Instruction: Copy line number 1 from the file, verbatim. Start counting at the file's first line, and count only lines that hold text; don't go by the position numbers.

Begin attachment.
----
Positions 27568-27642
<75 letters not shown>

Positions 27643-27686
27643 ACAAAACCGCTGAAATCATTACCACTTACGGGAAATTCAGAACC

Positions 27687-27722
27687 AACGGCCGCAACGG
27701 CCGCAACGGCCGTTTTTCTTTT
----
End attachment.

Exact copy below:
Positions 27568-27642